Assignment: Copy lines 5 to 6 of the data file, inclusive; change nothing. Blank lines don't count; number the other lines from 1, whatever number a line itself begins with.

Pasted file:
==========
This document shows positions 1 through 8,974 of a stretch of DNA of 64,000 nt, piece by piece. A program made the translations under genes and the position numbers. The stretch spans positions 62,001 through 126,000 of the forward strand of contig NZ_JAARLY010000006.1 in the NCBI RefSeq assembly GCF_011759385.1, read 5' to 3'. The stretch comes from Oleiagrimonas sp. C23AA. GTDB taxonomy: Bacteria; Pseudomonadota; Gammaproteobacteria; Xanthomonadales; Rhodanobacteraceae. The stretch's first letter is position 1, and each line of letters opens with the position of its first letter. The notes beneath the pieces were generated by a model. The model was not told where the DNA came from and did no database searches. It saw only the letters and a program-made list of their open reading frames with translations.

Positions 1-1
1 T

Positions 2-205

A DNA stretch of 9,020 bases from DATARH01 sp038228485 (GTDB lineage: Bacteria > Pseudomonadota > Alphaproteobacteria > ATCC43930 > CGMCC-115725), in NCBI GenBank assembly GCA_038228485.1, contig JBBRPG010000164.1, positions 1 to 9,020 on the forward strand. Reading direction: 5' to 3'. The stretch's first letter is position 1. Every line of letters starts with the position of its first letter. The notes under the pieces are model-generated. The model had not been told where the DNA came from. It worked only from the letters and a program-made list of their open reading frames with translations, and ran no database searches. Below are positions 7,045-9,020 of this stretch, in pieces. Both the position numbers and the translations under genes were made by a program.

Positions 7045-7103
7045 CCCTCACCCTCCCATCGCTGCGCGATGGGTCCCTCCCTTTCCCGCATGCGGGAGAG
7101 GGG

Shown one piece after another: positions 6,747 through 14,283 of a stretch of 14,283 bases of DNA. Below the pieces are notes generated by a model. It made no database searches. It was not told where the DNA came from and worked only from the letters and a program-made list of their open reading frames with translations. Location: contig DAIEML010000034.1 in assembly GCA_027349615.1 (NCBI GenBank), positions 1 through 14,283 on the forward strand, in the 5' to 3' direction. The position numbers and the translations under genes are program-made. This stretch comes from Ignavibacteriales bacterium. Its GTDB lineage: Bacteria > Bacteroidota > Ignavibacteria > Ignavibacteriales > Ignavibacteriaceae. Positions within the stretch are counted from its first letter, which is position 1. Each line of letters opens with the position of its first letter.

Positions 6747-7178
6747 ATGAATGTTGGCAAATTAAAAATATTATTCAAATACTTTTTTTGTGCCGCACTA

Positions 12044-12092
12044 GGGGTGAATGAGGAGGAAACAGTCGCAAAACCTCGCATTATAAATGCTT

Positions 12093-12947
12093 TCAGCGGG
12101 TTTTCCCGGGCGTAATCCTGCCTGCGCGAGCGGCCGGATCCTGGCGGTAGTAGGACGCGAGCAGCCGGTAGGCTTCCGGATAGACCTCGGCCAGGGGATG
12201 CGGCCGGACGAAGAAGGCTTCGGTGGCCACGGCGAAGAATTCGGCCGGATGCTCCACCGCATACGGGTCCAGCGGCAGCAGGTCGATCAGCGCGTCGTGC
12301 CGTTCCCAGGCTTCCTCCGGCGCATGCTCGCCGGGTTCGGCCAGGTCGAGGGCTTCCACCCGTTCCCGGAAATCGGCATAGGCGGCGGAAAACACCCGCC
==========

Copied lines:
A DNA stretch of 9,020 bases from DATARH01 sp038228485 (GTDB lineage: Bacteria > Pseudomonadota > Alphaproteobacteria > ATCC43930 > CGMCC-115725), in NCBI GenBank assembly GCA_038228485.1, contig JBBRPG010000164.1, positions 1 to 9,020 on the forward strand. Reading direction: 5' to 3'. The stretch's first letter is position 1. Every line of letters starts with the position of its first letter. The notes under the pieces are model-generated. The model had not been told where the DNA came from. It worked only from the letters and a program-made list of their open reading frames with translations, and ran no database searches. Below are positions 7,045-9,020 of this stretch, in pieces. Both the position numbers and the translations under genes were made by a program.

Positions 7045-7103